Is it safe to swim in the ocean and bay?

Yes. The vast majority of ocean and bay waters along the coast of Long Beach meet State ocean water quality standards. The only exceptions are areas adjacent or in front of discharging storm drains and after major rainstorms. Flowing storm drains and areas not meeting standards are posted with warning signs. A rain advisory is issued anytime ocean waters are affected by a rainstorm. On rare occasions when there is a sewage or chemical spill, beaches are posted with closure signs.

Why is runoff from storm drains a problem?

Storm drains direct runoff from urban areas to the ocean. While they do not normally contain sewage, water in storm drains can contain disease-causing pathogens. Depending on the amount of flow, the discharging storm drains can affect ocean water quality several hundred yards from the discharge point. Much greater areas may be affected following major rainstorms. When this happens, beaches are posted with the appropriate sign, warning the public to avoid storm water and runoff. After a rainstorm, the ocean waters impacted by the storm should be avoided for at least 72 hours

What are ocean waters tested for?

Ocean water is analyzed for three types of "indicator bacteria": total coliform, fecal coliform, and enterococcus (see Recreational Water Sampling for the levels of bacteria in this week's water samples). These indicator bacteria can be found in the natural environment as well as in the intestinal tract of warm-blooded animals. When present, they indicate the possible presence of disease causing bacteria, viruses or protozoa.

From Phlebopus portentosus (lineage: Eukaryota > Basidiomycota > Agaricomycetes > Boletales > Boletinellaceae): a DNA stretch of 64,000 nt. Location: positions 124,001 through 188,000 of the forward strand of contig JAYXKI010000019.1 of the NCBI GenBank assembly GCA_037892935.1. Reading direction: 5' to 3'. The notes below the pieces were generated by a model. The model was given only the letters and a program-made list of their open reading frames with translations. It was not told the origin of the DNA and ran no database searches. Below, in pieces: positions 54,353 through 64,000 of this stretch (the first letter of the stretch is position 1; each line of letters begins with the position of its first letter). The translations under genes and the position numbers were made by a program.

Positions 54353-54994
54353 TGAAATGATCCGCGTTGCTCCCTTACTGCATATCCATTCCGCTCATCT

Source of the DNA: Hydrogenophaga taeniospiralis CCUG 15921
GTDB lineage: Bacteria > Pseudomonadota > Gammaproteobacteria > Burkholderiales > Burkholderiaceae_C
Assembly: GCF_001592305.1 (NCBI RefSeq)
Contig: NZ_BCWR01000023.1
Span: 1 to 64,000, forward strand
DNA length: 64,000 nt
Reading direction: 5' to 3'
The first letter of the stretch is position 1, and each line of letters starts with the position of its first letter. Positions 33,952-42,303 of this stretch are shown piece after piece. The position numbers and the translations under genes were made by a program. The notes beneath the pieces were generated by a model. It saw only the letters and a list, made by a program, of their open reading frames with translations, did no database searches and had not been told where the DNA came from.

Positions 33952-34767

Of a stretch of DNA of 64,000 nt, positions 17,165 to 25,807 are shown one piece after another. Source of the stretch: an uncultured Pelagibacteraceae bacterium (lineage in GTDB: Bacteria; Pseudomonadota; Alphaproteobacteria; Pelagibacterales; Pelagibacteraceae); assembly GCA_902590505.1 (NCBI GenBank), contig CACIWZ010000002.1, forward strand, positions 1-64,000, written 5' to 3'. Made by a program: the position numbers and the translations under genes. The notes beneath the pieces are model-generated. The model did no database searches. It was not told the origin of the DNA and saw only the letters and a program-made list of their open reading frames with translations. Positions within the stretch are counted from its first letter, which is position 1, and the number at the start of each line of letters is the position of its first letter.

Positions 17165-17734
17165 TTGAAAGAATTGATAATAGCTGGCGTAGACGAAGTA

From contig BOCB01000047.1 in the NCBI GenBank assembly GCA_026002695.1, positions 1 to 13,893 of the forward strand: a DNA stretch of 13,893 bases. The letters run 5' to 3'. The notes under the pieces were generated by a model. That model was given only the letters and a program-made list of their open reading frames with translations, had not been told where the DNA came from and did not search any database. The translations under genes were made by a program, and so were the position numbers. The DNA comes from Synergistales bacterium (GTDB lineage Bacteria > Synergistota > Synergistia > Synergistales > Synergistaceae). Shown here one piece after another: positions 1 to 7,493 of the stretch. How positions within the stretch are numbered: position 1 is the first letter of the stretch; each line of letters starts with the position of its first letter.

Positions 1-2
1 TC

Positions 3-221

What types of pathogens can be found in runoff?

E.coli Gastroenteritis diarrhea, stomach cramps, fever
Salmonella Salmonellosis diarrhea, stomach cramps, abdominal pain, nausea, fever, anorexia
Shigella Shigellosis diarrhea, fever, stomach cramps, nausea
Rotavirus Gastroenteritis diarrhea, stomach cramps, nausea
Norwalk virus Gastroenteritis diarrhea, stomach cramps, nausea
Coxackievirus Respiratory illnesses, meningitis, myocarditis sore throat, cough, sinus infection, fever, earache
Adenovirus Gastroenteritis and respiratory illness diarrhea, stomach cramps, ear/nose/throat infections
Echovirus Respiratory illnesses, meningitis, myocarditis sore throat, cough, sinus infection, fever, earache
Hepatitis A Infectious hepatitis fever, anorexia, nausea, jaundice
Giardia lamblia Giardiasis diarrhea, cramps, weight loss, fatigue
Cryptospordium Amebiasis Cryptospordiasis Amebiasis diarrhea, stomach cramps, nausea, weight loss
bloody diarrhea, fever, chills

How often is the water tested?

In the City of Long Beach recreational waters are tested weekly all year round. Samples are collected daily until levels fall below state standards.

When a beach is posted and has failed State bacteriological standards, how much of the beach is affected?

When a beach has failed to meet State minimum standards, contact with ocean water should be avoided for a minimum of 50 yards on either side of each posted sign.